Suffice it to say that traditional Islam, far more than do contemporary Christianity or rabbinic Judaism (rabbinic, meaning post-Temple), makes little differentiation between the religious and political realms, and that for many Muslims living under undemocratic governments religion is the only outlet for political expression on any level.

However, I do know enough about the Jewish side to suggest that reporters consider the following.

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Wave of distressing news underscores intersection of issues for American and Israeli Jews

Wave of distressing news underscores intersection of issues for American and Israeli Jews

A Yiddish word came to mind as I mentally organized this post about the Jewish world’s recent run of distressing news. The word is fakakta, which, out of respect for my audience, I'll politely translate as “all messed up.” It was one of my mother’s favorite rebuttals.

Yiddish terms tend to sound humorous when plopped into English conversation. But for Jews such as myself who are deeply connected to the tribe, there’s nothing’s humorous about the current spate of headlines.

They include the religious turmoil between and within Judaism’s traditional and liberal movements -- plus, of course, the deadly violence between Israeli Jews and Palestinians over political control of Jerusalem’s Temple Mount/Haram Al-Sharif.

One slice of this balagan (a Hebrew-Russian word translated as “chaos”) was recently covered — and admirably so -- by The Atlantic magazine. The piece probed North American Conservative Judaism’s internal and ongoing struggle over the place of non-Jews within in the center-left (doctrinally speaking, that is) movement.

I’ll say more about this below.

The quickly evolving Temple Mount/Haram Al-Sharif story is, undoubtedly, as much a political issue as it is religion story. I'll give it its own post once the situation solidifies.

For now, suffice it to say that for many Jews and Arabs and Muslims, even for whom the issue is more political than religious, the site is a powerful symbol of their side’s just rights in the entire Israel-Palestine conflict. To underscore just how fixed the sides are in their narratives, you might read this piece from the Los Angeles Jewish Journal and this piece from Al Jazeera.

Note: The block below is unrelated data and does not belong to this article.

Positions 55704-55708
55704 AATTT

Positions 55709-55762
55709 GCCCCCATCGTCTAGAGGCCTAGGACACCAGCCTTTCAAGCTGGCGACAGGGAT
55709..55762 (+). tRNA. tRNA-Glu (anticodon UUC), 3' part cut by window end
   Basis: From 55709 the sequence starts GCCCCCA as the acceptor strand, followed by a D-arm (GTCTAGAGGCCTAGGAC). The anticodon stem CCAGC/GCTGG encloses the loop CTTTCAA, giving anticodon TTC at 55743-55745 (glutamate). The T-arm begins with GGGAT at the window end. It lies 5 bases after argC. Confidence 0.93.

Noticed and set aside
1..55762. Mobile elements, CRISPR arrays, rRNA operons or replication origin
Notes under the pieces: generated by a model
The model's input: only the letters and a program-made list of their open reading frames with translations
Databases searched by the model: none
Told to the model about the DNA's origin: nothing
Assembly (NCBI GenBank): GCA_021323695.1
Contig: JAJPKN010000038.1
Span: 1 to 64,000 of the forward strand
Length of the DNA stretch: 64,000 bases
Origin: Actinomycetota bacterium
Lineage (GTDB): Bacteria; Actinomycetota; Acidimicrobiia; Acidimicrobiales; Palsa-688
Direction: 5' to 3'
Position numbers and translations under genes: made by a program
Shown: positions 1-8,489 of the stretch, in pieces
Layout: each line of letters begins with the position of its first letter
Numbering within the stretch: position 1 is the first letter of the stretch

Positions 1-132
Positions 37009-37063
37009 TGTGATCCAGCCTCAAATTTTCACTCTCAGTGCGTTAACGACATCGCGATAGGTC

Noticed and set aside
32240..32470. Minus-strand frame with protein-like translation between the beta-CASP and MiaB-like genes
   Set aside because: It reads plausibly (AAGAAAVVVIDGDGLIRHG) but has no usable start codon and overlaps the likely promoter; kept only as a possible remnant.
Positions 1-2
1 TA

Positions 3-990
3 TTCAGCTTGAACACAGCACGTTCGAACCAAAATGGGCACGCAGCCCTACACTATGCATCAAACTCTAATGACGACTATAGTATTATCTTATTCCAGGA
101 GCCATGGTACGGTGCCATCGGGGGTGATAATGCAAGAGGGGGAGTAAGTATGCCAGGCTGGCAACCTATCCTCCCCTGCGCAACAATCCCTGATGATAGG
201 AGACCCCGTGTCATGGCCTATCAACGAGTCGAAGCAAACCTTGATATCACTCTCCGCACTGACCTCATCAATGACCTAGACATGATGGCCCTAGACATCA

Then there’s the ongoing conflict between Jewish Israel’s ultra-Orthodox religious establishment and Judaism’s more liberal Diaspora movements over prayer space at the Western Wall. I wrote about this a few weeks back, while in Israel.

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From Jerusalem to Standing Rock, victors recast past to reflect their religious worldviews

From Jerusalem to Standing Rock, victors recast past to reflect their religious worldviews

Jerusalem's Temple Mount -- as Jews call it in English, or the Noble Sanctuary, the English version of its Muslim name -- is arguably the world's most fought over bit of sacred land.

Today, the area is under Muslim control and houses the magnificent shrine known as the Dome of the Rock and the al-Aqsa Mosque. Of course these Muslim structures are only the latest in a long line of religious sites that have graced the leveled hilltop.

Over the many centuries, Jews, Romans, and Christians preceded Muslims in claiming the site as their own, as I'm sure most GetReligion readers are well aware.

If so, why reiterate this history?

To make the point that dedicating a location to whatever God or gods are favored by the faith of whoever happens to hold political sway over the site at any given moment is a time-honored way to humble the vanquished and exalt the victorious.

In other words, constructing churches atop the ruins of synagogues, and mosques atop the ruins of churches, or -- as happens in India -- Hindu temples atop the ruins of mosques, and vice versa, seems to be just another bit of human nasty disregard for those who are different from us but over who we have power.

Now to my question of the week.

Was the just concluded (for now, anyway), months-long Standing Rock Dakota Access pipeline protest a contemporary example of -- no pun intended -- literally lording it over Native American spiritual beliefs about the intrinsic sacredness of ancestral lands?